1. Nov 30, 2014

### Graeme M

I recently posted a question about solids that led to a very productive discussion about solids, weight, gravity and pressure. I learned that many intuitive ideas I had about these concepts were wrong and I now have a better understanding as a result. However, in the course of my reading I came across the buoyant force.

Now of course at a general level I know what buoyancy is, but after reading a number of sources it became apparent that it’s much more complicated than I thought.

I now think I have a fair understanding of this force, but there are a few things I can’t get straight in my head, even after reading a lot.

Here’s my understanding, followed by my question. These points are at a very simplified level – that is, a homogeneous liquid, in this case water, with all other forces removed. I am talking about a static situation so I am disregarding flow, drags, and other complicating factors.

1. A submerged object displaces its volume in water.
2. The weight of the water displaced is equivalent to the upward buoyant force on the object.
3. The buoyant force arises from the difference in pressure between the top of the submerged object and the bottom of the submerged object.
4. The pressure in a column of water increases with depth and hence the buoyant force will increase with depth, all other factors remaining equal.
5. The apparent weight of a submerged object is reduced by the magnitude of the buoyant force. Because weight is a force, the net force applied to the object is the difference between its weight and the buoyant force.
6. If an object’s apparent weight is greater than the buoyant force, the object will sink. And vice versa – if less than the buoyant force, the object will rise.

The total apparent weight of a container of water and an object outside of the container of water is the sum of the two weights. If the object is placed in the container of water, the total weight of the container and water is increased by the weight of the object. However the apparent weight of the object, inside the container, is reduced by the buoyant force.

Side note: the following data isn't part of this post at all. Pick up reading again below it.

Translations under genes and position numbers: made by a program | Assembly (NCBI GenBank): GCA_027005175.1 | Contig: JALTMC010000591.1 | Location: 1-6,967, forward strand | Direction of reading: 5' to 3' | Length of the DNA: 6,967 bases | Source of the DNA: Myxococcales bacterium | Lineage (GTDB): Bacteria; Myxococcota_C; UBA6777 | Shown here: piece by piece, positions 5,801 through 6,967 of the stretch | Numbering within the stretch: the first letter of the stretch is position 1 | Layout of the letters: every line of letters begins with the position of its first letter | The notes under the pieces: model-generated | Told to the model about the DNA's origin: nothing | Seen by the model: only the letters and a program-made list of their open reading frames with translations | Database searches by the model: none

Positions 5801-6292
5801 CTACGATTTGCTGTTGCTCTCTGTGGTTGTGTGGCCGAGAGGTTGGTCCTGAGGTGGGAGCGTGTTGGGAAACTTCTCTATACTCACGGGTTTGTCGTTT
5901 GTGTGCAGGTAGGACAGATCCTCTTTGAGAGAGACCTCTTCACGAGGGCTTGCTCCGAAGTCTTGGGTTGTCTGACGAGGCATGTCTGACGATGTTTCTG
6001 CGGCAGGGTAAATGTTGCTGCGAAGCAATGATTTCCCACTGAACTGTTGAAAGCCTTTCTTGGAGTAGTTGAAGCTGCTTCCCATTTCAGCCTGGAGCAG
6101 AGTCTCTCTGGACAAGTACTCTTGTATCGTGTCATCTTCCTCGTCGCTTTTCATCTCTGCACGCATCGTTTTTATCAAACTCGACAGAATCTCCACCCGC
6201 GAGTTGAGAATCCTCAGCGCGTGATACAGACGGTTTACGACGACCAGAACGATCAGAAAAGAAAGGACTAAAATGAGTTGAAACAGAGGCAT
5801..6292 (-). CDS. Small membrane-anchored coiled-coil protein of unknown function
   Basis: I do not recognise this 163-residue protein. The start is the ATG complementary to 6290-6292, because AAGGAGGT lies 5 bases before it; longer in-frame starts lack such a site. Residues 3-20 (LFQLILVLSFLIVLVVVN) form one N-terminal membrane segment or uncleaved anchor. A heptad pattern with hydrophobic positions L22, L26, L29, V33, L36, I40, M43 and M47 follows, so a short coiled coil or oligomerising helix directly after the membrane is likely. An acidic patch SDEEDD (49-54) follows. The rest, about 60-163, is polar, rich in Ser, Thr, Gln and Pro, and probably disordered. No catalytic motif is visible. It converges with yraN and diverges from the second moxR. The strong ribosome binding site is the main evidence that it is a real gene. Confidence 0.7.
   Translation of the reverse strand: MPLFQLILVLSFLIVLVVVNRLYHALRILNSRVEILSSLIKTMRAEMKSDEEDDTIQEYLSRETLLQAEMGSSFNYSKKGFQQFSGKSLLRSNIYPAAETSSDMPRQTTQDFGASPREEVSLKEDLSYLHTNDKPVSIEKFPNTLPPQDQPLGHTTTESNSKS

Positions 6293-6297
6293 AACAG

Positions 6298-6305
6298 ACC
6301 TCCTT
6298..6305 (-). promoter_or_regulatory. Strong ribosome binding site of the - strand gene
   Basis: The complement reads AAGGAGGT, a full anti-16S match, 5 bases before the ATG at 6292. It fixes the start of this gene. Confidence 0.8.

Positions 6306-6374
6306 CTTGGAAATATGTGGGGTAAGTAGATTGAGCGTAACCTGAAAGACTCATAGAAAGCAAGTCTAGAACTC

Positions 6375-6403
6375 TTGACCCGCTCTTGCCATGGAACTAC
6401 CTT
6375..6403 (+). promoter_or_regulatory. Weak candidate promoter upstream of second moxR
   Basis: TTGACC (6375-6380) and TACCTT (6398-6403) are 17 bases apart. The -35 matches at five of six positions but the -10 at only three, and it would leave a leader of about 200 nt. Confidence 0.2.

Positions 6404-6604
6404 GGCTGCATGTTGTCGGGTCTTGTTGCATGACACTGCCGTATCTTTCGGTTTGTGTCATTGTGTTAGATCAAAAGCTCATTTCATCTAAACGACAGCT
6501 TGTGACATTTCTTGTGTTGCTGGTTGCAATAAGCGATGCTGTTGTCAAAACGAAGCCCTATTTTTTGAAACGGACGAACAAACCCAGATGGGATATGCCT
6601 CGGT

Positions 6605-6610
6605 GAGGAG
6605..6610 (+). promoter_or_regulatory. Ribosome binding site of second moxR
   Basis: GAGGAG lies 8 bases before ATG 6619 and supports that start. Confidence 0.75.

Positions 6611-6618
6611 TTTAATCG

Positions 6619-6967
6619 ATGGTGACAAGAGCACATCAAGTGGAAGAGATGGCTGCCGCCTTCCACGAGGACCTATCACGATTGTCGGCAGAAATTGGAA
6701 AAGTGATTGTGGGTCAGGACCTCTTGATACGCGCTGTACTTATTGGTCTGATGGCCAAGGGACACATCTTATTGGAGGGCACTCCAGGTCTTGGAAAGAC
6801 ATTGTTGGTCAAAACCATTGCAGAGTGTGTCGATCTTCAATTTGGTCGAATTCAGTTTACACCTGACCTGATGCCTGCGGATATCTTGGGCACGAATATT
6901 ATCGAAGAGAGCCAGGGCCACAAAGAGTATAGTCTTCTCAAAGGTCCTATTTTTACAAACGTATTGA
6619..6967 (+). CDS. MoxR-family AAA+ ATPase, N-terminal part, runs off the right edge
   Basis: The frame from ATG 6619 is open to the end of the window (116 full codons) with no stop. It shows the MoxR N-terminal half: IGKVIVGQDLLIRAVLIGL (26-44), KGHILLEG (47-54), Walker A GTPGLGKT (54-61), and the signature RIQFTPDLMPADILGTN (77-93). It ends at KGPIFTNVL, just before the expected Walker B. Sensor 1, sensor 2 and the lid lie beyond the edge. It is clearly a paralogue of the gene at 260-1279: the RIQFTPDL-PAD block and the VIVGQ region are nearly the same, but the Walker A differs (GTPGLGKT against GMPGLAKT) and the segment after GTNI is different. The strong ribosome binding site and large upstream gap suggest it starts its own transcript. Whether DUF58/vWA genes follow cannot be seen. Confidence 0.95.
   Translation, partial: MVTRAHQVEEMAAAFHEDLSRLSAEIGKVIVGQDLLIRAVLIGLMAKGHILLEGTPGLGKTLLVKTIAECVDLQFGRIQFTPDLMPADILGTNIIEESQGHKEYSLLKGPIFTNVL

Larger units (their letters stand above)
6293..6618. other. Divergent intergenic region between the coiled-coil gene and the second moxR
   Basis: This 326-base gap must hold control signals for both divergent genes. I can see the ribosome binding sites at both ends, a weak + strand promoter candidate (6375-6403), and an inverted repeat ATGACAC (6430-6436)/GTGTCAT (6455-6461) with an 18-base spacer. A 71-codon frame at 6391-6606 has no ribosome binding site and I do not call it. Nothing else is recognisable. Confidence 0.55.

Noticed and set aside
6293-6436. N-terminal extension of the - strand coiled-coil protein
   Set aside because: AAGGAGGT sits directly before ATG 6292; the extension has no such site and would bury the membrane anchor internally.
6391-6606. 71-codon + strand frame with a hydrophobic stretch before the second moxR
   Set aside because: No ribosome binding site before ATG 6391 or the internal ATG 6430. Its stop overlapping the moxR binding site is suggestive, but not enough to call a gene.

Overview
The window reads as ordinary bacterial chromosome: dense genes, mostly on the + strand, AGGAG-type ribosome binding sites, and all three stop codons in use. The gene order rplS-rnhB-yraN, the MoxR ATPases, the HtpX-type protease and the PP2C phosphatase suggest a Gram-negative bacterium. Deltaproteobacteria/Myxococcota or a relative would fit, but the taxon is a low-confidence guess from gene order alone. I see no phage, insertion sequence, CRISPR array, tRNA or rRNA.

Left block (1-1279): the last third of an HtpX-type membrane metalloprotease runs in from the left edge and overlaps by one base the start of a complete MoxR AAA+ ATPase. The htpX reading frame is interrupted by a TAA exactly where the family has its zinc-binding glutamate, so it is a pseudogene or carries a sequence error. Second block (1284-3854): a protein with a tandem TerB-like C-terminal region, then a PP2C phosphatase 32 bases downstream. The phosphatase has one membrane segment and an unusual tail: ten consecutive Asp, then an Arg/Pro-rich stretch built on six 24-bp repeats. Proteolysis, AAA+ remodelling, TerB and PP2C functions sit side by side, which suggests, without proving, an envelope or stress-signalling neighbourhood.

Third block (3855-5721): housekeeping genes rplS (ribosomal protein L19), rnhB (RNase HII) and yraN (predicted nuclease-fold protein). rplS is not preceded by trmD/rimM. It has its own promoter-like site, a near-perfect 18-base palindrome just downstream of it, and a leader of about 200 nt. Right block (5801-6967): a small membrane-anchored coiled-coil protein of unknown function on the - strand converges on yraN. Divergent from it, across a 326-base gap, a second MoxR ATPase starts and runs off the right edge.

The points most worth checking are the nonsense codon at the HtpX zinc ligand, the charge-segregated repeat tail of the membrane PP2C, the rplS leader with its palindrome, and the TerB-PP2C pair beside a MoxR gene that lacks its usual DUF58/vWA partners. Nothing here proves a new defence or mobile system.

Assuming that the object’s mass and shape is such that the buoyant force is exactly equal to its weight and the object does not sink, the object’s apparent weight in the container will be zero. However, the total system weight of container, water and object is increased by the weight of the object.

What is happening here? The upward force exactly balances the downward force, yet there is still a nett downward force.

2. Nov 30, 2014

### Bystander

What is that "net downward force.?" Reread your excellent essay, and think carefully about all you've said.

3. Nov 30, 2014

### Staff: Mentor

Items 2 and 4 are inconsistent. Item 2 is correct, and item 4 is incorrect.

Regarding your question, if you added water to the container, the total weight of material in the container would increase. If instead you add an object to the container and the object is neutrally buoyant, this would be the same as adding water to the container.

Chet

4. Nov 30, 2014

### Staff: Mentor

We seem to get questions like this a lot. I wonder if schools are doing a poor job of teaching what "net force" is?

1. All forces always come in pairs, if you look hard enough. Typically when people talk of "net force" they are talking about the overall external forces on an object. And when they say the sum is non-zero, that just means they aren't counting the force from inertia and acceleration. So that has nothing to do with the situation here...

2. The internal forces on the floating object don't really need to be considered to determine the the external forces between the container and what is supporting it. You can sum them if you want, to find how the forces are transmitted through the container, but you really don't need to.